In recently published statements, Hilton Head Island Mayor David Bennett said the Town Council had “agreed” on a list of priorities for 2017, though a majority of council members say nothing was finalized.
Some council members also contend that the list, which includes items such as the town’s “visioning process,” lacks one important priority — the Hurricane Matthew recovery.
Bennett said Friday the list is an overview of discussions the council had during its annual workshop earlier this month. He said the purpose of publishing the list was to encourage the public’s help in setting priorities for the the upcoming year.
No official list was created during the workshop, which occurs annually. But Bennett said Friday he believed the list was a “consensus” of the council, based on conversations during the workshop. Council member David Ames agreed when contacted Friday.
“These are the items we (Town Council) had a consensus on to move forward with,” Bennett said.
Brian Hulbert, town attorney, said it has been past practice to discuss the priorities list during the annual workshop, with formal approval from council at a later date.
Contacted Friday, council members Tom Lennox, Bill Harkins, John McCann and Marc Grant all said they assumed that would be the case with the latest list.
“My understanding was that we were going to get a draft of our priorities from the discussion, and then we were going to review those,” Lennox said. “Maybe the mayor has seen it and I haven’t. Maybe he is using that.”
Several contacted council members said the first time they saw the 2017 list was when it was published in a letter to the editor last week to The Island Packet and The Beaufort Gazette, or in an email blast from the town earlier this week.
Some members don’t agree that the list is as comprehensive as Bennett and Ames say it is, contending, among other things, that hurricane recovery efforts should have been included.
“Disaster recovery should be first and foremost on this list,” McCann said.
Council members Lennox, Harkins and Kim Likins said the recovery should have been included.
“I don’t think any of us would disagree that recovery will go on for months to come,” Likins, the newly elected mayor pro-tem, said. “Maybe we would be remiss if we didn’t at least acknowledge that. We certainly appreciate the amount of time that staff is taking to work through that.”
Bennett said Friday he didn’t believe the recovery needed to be added to the list.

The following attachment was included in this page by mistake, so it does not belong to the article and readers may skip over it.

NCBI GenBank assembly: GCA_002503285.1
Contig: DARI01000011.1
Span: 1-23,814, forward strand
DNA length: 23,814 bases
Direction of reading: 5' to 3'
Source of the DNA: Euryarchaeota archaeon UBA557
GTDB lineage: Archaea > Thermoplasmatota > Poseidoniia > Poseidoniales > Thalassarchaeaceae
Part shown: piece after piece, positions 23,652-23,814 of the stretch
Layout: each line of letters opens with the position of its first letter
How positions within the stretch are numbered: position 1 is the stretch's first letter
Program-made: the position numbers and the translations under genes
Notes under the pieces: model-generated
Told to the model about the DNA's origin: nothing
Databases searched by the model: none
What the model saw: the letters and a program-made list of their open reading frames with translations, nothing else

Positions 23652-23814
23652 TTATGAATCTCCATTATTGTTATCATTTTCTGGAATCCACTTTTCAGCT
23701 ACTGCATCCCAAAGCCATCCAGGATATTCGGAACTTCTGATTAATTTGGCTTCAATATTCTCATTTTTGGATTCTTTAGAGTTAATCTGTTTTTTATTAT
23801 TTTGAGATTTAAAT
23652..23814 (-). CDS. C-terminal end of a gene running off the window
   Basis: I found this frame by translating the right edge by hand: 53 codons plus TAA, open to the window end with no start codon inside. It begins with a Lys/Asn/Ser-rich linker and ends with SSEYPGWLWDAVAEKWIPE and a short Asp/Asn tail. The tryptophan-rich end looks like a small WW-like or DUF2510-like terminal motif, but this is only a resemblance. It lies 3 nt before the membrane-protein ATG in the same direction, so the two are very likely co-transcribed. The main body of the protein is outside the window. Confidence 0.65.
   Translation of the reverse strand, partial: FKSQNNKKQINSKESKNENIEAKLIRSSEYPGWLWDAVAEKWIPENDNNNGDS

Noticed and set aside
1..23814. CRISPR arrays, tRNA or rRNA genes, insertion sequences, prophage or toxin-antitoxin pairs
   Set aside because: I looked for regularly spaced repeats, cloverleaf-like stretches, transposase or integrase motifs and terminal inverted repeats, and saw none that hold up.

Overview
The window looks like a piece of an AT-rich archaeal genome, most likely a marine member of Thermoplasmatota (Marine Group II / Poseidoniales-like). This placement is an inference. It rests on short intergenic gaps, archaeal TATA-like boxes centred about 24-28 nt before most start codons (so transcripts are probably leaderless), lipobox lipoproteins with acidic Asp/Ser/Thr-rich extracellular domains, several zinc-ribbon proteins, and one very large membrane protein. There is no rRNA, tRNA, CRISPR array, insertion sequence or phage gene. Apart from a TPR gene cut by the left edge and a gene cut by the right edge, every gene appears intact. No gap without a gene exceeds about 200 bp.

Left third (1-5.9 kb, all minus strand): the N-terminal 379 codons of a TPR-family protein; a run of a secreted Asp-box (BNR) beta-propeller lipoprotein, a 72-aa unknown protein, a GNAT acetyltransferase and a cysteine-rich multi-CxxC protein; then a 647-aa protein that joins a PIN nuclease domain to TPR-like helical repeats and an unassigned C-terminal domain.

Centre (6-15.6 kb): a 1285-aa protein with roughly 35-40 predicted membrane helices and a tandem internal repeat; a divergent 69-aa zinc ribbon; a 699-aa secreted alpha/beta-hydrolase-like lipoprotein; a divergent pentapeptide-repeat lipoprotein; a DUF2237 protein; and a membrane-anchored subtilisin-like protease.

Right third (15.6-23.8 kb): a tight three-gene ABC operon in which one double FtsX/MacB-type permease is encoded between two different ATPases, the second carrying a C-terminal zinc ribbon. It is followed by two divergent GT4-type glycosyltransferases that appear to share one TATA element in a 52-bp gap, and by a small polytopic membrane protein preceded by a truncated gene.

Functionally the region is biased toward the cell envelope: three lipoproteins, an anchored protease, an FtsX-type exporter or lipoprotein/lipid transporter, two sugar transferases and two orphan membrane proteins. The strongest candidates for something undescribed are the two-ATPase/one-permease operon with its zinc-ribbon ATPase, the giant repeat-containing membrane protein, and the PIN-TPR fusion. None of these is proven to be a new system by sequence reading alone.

“To me, we are, of course, working on that (hurricane recovery) and will continue to work on that,” he said. “But if the council feels it is important to add it to the list, we can put it on the list.”
Lennox said, based on a review of his notes of the workshop, there were a few discussion items not on the list published by Bennett, such as consideration of the Bay Point Island annexation application.
Town Manager Steve Riley said during the workshop he believed the town’s only priorities next year should be the hurricane recovery and the town’s “visioning process.” He said the town will be tied up until at least spring with debris cleanup.
Other recovery efforts, such as filing paperwork for federal reimbursement, along with repairing parks, trails and beaches, could take more than two years, he said.
Yet the 2017 priorities list should be a road map to the future, Bennett said Friday. Ames said he wants to focus on moving forward.
“If you look at communities that have had devastation, often times this sense of pain is replaced by a new energy to make things better, and I’m optimistic that those things will happen here on Hilton Head,” Ames said.
Hilton Head’s 2017 priority list, according to Mayor David Bennett
▪ Continue the island-wide “Visioning Initiative.”
▪ Achieve further progress on the five-year sanitary sewer plan.
▪ Establish the Hilton Head Island Cultural and Arts Network executive director.
▪ Schedule upgrades to 8.5 miles of dirt roads.
▪ Identify and engage in “meaningful initiatives” to address workforce availability, including housing and transportation.
▪ Address storm sewer infrastructure gaps and necessary upgrades.
▪ Provide professional expertise to the town to address issues related to and enhance the opportunities of the heirs’ property owners.